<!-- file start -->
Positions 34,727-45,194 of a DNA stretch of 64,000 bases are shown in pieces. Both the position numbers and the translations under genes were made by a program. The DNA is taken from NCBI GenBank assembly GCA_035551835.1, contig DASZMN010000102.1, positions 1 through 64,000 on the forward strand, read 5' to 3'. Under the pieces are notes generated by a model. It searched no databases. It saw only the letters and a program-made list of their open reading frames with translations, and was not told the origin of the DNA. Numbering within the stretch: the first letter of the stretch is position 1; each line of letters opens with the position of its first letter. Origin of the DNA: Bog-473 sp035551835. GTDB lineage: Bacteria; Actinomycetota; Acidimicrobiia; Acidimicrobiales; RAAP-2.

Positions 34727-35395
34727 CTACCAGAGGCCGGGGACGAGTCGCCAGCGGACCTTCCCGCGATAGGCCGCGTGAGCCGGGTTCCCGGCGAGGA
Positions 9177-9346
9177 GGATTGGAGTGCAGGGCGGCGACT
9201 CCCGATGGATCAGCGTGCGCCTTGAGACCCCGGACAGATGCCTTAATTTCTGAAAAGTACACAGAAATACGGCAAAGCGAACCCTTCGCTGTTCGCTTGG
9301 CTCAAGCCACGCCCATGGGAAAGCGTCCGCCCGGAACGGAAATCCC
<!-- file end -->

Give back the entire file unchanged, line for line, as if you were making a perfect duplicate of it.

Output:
Positions 34,727-45,194 of a DNA stretch of 64,000 bases are shown in pieces. Both the position numbers and the translations under genes were made by a program. The DNA is taken from NCBI GenBank assembly GCA_035551835.1, contig DASZMN010000102.1, positions 1 through 64,000 on the forward strand, read 5' to 3'. Under the pieces are notes generated by a model. It searched no databases. It saw only the letters and a program-made list of their open reading frames with translations, and was not told the origin of the DNA. Numbering within the stretch: the first letter of the stretch is position 1; each line of letters opens with the position of its first letter. Origin of the DNA: Bog-473 sp035551835. GTDB lineage: Bacteria; Actinomycetota; Acidimicrobiia; Acidimicrobiales; RAAP-2.

Positions 34727-35395
34727 CTACCAGAGGCCGGGGACGAGTCGCCAGCGGACCTTCCCGCGATAGGCCGCGTGAGCCGGGTTCCCGGCGAGGA
Positions 9177-9346
9177 GGATTGGAGTGCAGGGCGGCGACT
9201 CCCGATGGATCAGCGTGCGCCTTGAGACCCCGGACAGATGCCTTAATTTCTGAAAAGTACACAGAAATACGGCAAAGCGAACCCTTCGCTGTTCGCTTGG
9301 CTCAAGCCACGCCCATGGGAAAGCGTCCGCCCGGAACGGAAATCCC